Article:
Background: The population density for Spotted Lanternfly from their sites, substrates, and sampling to know how many are these insects are in during the research in each tree.

How I use it: researching on the trees they use for their egg masses and how will they grow in size.

13. Urban, Julie M, and Dennis Calvin. “Early Response (2018–2020) to the Threat of Spotted Lanternfly, Lycorma Delicatula (Hemiptera: Fulgoridae) in Pennsylvania.”, Oxford Academic, 26 Aug. 2021,

Background: The history of how the Spotted Lanternflies came to America and its efforts to infest the northeast.

How I use it: becoming aware of their emergence and damage they’ve done on the landscape and since 2014.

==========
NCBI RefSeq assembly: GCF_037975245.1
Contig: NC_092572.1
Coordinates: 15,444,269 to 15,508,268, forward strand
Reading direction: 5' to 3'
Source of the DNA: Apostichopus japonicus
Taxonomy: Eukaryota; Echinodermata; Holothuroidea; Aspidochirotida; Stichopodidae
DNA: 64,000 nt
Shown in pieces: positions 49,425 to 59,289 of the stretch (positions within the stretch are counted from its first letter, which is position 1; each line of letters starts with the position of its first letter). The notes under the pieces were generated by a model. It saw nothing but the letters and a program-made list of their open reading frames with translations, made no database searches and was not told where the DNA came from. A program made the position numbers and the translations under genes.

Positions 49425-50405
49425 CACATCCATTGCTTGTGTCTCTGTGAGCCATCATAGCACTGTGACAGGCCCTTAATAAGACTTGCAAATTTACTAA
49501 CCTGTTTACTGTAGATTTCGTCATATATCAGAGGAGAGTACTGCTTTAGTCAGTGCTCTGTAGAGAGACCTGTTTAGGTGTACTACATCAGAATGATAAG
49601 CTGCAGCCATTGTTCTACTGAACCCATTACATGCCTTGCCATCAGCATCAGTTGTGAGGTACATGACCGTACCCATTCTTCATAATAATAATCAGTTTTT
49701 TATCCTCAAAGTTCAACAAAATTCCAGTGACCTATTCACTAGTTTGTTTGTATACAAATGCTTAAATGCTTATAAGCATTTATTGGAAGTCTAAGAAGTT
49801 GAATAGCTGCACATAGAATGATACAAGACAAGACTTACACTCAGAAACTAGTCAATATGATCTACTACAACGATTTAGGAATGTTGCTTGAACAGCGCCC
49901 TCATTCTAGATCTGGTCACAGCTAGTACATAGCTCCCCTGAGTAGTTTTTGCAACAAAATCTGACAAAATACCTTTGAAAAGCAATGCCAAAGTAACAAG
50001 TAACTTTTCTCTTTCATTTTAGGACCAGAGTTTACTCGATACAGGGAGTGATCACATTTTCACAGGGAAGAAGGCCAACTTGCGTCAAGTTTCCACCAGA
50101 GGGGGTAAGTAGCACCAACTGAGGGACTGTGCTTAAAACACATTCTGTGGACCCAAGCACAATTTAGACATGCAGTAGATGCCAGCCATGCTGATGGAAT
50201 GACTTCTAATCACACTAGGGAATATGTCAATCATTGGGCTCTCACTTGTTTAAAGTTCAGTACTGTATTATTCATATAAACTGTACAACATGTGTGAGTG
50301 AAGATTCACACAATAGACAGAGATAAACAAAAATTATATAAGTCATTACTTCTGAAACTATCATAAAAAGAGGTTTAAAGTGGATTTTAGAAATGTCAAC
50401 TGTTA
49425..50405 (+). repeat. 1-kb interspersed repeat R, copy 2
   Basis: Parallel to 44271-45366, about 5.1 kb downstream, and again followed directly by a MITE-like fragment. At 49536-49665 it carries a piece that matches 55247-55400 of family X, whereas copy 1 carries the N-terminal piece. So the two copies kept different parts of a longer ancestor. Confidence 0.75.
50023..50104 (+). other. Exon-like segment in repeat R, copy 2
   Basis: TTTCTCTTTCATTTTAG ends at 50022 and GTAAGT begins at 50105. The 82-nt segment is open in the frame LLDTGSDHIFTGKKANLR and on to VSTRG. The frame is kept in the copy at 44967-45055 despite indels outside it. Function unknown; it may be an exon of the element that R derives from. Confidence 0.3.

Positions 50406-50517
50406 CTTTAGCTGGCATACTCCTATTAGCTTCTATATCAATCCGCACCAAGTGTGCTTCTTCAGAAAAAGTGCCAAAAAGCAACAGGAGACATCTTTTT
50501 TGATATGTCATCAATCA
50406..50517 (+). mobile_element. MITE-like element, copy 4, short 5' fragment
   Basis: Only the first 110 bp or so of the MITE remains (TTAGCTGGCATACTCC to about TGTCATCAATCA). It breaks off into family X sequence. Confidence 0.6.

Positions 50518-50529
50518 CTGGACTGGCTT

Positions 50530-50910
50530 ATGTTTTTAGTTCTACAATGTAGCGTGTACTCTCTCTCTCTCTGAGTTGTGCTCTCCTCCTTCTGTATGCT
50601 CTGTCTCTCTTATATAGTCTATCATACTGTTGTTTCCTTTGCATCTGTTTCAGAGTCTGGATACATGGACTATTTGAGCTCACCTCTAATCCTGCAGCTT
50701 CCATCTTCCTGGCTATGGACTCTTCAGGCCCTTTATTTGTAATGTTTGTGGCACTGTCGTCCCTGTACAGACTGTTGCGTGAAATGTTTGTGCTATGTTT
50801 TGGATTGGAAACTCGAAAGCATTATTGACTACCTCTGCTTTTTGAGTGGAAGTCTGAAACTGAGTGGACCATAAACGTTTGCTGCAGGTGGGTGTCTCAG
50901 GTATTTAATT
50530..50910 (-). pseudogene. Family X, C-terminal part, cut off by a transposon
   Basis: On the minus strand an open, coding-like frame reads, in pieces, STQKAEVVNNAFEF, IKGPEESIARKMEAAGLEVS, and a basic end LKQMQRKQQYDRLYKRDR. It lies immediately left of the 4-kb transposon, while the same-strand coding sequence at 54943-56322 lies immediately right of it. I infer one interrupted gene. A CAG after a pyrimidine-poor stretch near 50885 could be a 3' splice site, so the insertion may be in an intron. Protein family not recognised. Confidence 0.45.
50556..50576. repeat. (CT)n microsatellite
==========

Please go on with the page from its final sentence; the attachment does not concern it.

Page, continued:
14. Nixon, Laura J, et al. “Development of Behaviorally Based Monitoring and Biosurveillance Tools for the Invasive Spotted Lanternfly (Hemiptera: Fulgoridae) .”, Oxford Academic, 21 Aug. 2020,

Background: monitoring the Spotted Lanternflies through the traps which the researchers can learn more about the population.

How I use it: to connect it to number 9 and 12

15. Urban, Julie M. “Perspective: Shedding Light on Spotted Lanternfly Impacts in the USA.” Wiley Online Library, John Wiley & Sons, Ltd, 10 Oct. 2019,

Background: More information about the consequences of how Spotted Lanternflies will corrupt the environment as pestilence.

How I use it: to connect it with number 11 and 9 in a way the environment is becoming imbalance; due to the invasive species’ presence.